Players with 150 points in any age group on the posted Georgia Standing List as of the end of July 2017 may not play Beginner level. Point totals include both singles and doubles division from which points were acquired. There is a link on the CORTA website to access the USTA Georgia Points Per Round Search as of July 2017.
Intermediates (2.5 – 3.0)
To be eligible to play in the Intermediate Division, all players must be rated according to the NTRP guidelines at 3.0 or below, and may not have a July 31, 2017 Southern Standing of 1 – 300 in the 12’s – 18’s, and/or 1 – 100 in the 10’s, regardless of the age division of the team. If 10’s are playing in the 12’s – 18’s, they cannot have a rating between 1 – 300 in the 12’s – 18’s and play intermediate.
2.5 Division – This flight is for the player that is coming up from the Beginner division into the intermediate division. Although this player is no longer in the beginner division, they may not have the skills of the high level intermediate player. This will give that player the chance to play against other players of the same ability. However, this is a NON-ADVANCING division. After the local season, this level is over.
3.0 Division – This flight is for the experienced intermediate player. This player has usually played Intermediate previously and has some tournament experience. This is the only division of Intermediate that WILL ADVANCE to the State Championships.
Advanced ( 3.5 and up)
Any player with a July 31, 2017 Southern standing of 1 – 300 in the 12’s – 18’s age divisions, regardless of the age division of the team, must play in the advanced division. Any player with a 1 -100 in the 10’s, must play Advanced in the 10’s division.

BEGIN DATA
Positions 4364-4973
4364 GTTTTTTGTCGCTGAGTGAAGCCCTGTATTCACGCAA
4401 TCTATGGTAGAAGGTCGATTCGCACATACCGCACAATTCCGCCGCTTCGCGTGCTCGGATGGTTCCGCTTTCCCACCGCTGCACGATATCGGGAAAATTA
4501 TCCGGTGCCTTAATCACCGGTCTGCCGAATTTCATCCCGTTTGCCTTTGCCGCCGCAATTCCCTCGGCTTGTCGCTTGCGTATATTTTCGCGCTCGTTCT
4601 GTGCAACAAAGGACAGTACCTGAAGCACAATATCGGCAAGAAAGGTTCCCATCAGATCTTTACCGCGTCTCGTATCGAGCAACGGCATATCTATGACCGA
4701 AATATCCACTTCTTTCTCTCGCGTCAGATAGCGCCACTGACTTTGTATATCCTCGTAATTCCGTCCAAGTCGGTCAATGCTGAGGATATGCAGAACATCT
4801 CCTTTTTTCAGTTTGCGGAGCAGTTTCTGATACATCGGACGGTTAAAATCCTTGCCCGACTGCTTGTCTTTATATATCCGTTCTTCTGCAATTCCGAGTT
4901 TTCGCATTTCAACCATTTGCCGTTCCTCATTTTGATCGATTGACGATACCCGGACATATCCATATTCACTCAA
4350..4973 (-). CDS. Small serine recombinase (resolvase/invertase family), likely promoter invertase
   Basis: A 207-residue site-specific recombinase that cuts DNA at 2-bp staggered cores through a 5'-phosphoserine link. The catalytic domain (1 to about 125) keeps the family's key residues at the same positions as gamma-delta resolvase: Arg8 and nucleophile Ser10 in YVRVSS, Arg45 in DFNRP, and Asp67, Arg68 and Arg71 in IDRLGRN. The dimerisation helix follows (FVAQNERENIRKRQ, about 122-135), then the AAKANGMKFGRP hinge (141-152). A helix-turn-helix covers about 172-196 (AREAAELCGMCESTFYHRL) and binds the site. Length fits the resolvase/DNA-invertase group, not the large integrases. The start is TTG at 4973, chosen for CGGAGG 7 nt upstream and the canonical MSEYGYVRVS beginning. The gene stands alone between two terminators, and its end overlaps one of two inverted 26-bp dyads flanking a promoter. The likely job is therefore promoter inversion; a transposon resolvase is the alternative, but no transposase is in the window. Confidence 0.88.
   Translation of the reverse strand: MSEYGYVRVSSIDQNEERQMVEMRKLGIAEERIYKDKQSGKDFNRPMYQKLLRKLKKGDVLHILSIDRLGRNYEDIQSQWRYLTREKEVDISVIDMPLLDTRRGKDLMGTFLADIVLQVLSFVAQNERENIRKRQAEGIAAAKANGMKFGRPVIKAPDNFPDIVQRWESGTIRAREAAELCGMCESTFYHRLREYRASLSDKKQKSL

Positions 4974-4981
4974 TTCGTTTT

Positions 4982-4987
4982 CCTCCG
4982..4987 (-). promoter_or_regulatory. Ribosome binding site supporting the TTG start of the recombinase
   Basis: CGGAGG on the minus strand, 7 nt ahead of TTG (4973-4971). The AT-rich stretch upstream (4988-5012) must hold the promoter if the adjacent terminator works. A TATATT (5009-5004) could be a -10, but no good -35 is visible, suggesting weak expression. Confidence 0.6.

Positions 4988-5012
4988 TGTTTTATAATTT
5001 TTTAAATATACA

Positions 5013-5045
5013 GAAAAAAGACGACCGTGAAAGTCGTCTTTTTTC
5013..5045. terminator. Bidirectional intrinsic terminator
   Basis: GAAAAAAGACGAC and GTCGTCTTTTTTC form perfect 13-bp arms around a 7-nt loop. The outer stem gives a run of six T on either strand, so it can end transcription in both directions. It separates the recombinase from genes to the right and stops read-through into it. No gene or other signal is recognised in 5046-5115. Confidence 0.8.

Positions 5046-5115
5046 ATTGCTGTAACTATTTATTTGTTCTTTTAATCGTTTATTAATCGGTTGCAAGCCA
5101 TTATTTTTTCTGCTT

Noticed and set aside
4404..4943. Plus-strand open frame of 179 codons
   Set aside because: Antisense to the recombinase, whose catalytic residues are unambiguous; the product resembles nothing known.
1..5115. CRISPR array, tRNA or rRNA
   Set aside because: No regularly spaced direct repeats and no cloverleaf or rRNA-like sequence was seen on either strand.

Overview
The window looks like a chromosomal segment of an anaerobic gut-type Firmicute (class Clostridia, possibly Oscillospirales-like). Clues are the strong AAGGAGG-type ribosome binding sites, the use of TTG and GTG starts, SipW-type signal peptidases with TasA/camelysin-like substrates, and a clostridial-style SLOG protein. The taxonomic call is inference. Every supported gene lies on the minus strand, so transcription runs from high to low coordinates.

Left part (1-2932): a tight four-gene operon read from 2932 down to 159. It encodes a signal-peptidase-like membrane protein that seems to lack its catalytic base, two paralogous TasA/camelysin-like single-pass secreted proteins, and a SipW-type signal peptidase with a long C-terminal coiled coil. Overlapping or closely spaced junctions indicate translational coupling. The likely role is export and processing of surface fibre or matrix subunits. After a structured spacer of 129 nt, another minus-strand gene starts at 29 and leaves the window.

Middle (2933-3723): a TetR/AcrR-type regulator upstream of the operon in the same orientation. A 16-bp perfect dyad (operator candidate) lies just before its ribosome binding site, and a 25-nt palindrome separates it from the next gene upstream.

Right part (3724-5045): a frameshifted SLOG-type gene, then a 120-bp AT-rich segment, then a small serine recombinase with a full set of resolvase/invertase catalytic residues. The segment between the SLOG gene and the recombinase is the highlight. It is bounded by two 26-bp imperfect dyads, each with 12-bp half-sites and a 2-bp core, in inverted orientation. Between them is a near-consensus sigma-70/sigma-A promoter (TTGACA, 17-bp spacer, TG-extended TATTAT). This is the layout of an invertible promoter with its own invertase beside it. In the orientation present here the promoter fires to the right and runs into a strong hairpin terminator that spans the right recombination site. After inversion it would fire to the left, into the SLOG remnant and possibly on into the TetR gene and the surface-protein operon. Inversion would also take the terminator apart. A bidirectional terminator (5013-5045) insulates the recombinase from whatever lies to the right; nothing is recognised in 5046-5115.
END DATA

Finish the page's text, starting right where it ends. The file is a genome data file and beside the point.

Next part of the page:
We ask that you use three tools to determine your level: 1) NTRP rating scale, 2) The Southern Standings or USTA Georgia Points per round, 3) The results of the Player Experience Scorecard.
The National Tennis Rating Program (NTRP) offers guidelines in order to assess and group players of similar skill levels. A separate link on this site will take you to the NTRP descriptions. Ask your tennis coach to help you assess your skill level. To keep this in perspective, note that most teach pros are 4.5 – 5.0 players; most top-notch junior tournament players are 4.0 – 4.5. The vast majority of experienced recreational players are 3.0 – 3.5, even those who have been playing for many year
Southern Standings or USTA Georgia Points Per Round – These ratings/points are generated by USTA sanctioned tournament play. A link on the CORTA website is provided for you to access this criteria. Click on the link and enter your child’s USTA membership number.
Player Experience Scorecard – This scorecard has been developed with a series of 7 questions for players to answer, which will assist in determining the level. The experience scorecard is to help determine the child’s skill level based on the NRRP guidelines so that the player is placed at the appropriate level for JTT. After answering these 7 questions, it will give you a recommended division for your child to play. This link is provided on the CORTA website.
For every 4 teams, one team may advance to state. So the number of teams in a division determines the number of teams that may advance. Teams that advance are: Beginner, 3.0 Intermediate and Advanced.
Team play five individual matches per team match. Singles (boy/girl), doubles (boy/girl) and Mixed doubles.